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The Unreported Bed Bug Story

It has been a crazy few weeks for a lot of us in bed bug land, with multiple daily media inquiries from pretty much every corner.

Coverage of this site in particular has shifted from the initial 'bedbugs are back' stories from years past (nearly all of them unfortunately entitled "Don't Let The Bedbugs Bite!") to a focus on what the insects mean for the hotel industry and the various businesses that profit from them, to a recent obsession with whether it's fair to let people report their bed bug encounters on the Internet without seeking the permission of some authority figure.

What I have not seen reported is any warning of what things are going to look like in six months or a year, when bed bugs begin to proliferate in public spaces and start appearing in dorms, airports, restaurants, taxis, public transit, libraries, hospitals, and the whole depressing litany of locations that offer perfect habitat and have only escaped infestation because no intrepid bed bug has found them yet.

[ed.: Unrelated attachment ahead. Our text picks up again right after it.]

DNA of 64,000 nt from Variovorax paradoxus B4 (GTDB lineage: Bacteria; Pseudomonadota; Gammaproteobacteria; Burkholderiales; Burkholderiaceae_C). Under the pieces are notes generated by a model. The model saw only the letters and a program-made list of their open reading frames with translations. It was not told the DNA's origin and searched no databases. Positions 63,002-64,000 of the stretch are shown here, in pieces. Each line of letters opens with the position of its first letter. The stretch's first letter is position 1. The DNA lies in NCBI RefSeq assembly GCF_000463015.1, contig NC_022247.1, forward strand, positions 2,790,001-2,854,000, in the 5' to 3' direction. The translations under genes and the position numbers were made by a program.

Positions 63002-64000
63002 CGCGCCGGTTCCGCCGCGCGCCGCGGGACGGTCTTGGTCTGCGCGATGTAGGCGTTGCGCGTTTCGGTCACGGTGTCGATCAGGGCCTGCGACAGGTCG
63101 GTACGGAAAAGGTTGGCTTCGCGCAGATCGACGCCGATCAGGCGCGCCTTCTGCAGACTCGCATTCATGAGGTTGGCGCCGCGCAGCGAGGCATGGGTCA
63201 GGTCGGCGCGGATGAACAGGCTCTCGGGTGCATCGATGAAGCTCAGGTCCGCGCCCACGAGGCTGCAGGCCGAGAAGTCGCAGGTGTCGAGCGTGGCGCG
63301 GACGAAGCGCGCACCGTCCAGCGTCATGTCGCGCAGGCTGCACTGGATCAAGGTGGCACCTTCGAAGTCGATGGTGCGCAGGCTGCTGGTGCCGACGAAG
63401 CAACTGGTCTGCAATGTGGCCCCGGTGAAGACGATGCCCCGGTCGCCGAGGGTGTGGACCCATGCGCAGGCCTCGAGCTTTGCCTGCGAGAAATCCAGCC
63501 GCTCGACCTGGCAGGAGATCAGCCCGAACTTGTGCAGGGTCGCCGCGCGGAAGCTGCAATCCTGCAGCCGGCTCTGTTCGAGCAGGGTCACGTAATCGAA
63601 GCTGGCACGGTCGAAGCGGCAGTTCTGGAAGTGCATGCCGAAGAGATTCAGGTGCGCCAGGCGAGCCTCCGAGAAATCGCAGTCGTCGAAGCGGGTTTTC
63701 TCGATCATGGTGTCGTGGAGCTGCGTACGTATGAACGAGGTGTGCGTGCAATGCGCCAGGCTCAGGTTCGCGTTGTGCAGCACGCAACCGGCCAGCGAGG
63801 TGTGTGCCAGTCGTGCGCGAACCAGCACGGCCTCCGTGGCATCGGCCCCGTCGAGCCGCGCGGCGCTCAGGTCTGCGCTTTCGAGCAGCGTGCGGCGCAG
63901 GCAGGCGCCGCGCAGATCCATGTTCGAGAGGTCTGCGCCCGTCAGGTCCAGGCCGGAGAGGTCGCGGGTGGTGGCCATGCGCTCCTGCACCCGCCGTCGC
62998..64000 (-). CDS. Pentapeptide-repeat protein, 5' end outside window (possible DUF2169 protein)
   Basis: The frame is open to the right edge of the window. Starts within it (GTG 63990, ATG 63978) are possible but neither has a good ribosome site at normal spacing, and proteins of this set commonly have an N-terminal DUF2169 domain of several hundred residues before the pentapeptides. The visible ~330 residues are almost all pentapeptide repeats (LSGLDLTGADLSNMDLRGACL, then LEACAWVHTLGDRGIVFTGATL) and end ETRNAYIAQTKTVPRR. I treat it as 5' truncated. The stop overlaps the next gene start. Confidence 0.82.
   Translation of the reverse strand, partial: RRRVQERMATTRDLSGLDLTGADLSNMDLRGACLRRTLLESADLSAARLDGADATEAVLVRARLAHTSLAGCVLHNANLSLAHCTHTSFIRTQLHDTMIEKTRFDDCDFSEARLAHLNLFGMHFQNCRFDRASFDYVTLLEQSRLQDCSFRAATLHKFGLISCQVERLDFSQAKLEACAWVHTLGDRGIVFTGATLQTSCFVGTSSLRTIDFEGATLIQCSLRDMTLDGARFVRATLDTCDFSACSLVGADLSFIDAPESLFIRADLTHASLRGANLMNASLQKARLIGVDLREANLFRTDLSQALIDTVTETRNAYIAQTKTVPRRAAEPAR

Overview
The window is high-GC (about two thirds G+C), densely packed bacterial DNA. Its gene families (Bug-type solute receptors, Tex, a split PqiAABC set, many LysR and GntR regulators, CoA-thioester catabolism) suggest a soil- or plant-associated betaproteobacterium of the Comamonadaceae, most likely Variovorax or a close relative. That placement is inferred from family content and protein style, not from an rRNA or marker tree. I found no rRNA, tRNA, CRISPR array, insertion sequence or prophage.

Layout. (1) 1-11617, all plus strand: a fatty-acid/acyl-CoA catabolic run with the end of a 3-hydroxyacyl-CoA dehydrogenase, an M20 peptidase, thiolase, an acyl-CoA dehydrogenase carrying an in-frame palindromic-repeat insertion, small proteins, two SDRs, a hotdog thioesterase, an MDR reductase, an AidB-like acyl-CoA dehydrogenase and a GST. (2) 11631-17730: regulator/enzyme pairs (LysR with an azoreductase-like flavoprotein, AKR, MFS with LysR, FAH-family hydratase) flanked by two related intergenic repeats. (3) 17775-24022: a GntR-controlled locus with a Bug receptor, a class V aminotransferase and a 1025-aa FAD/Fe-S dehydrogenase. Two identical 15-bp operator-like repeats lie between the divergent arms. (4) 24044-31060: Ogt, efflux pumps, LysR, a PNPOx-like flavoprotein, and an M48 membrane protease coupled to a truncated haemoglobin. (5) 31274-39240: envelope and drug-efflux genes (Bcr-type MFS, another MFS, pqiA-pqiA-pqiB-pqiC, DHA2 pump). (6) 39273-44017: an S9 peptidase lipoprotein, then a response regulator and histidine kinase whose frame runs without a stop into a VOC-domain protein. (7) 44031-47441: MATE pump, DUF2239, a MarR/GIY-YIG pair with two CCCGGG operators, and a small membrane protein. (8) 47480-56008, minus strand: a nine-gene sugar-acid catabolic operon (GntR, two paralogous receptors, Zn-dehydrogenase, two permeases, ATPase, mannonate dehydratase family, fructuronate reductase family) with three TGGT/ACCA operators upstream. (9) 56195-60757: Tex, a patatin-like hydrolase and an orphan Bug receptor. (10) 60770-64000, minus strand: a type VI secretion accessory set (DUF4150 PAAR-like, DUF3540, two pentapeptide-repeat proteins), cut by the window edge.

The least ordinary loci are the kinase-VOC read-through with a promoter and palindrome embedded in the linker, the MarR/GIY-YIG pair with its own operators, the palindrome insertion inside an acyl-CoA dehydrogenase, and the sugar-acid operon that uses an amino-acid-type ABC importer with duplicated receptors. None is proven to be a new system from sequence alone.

It is not hard to see this coming - the insects are spreading at an accelerating rate, there is nothing to stop them, and we're already seeing initial reports from all the public spaces where they were historically a nuisance before being nearly eradicated in the last century. But no one in the press has seemed to draw the obvious conclusion about where the resurgence is headed. Instead, soon we'll hear talk of a bedbug "backlash" after all the recent hysterical press coverage, and a consensus that the bed bug problem has been overhyped, until the media cycle begins again.

Meanwhile the number of infestations will continue to grow, and the prospect of controlling this insect at all will correspondingly recede. The public health response in American and Canadian cities continues to be minimal, and in some cases laughable, at a time when we are rapidly losing the ability to prevent the bed bug becoming as ubiquitous an urban pest as the cockroach.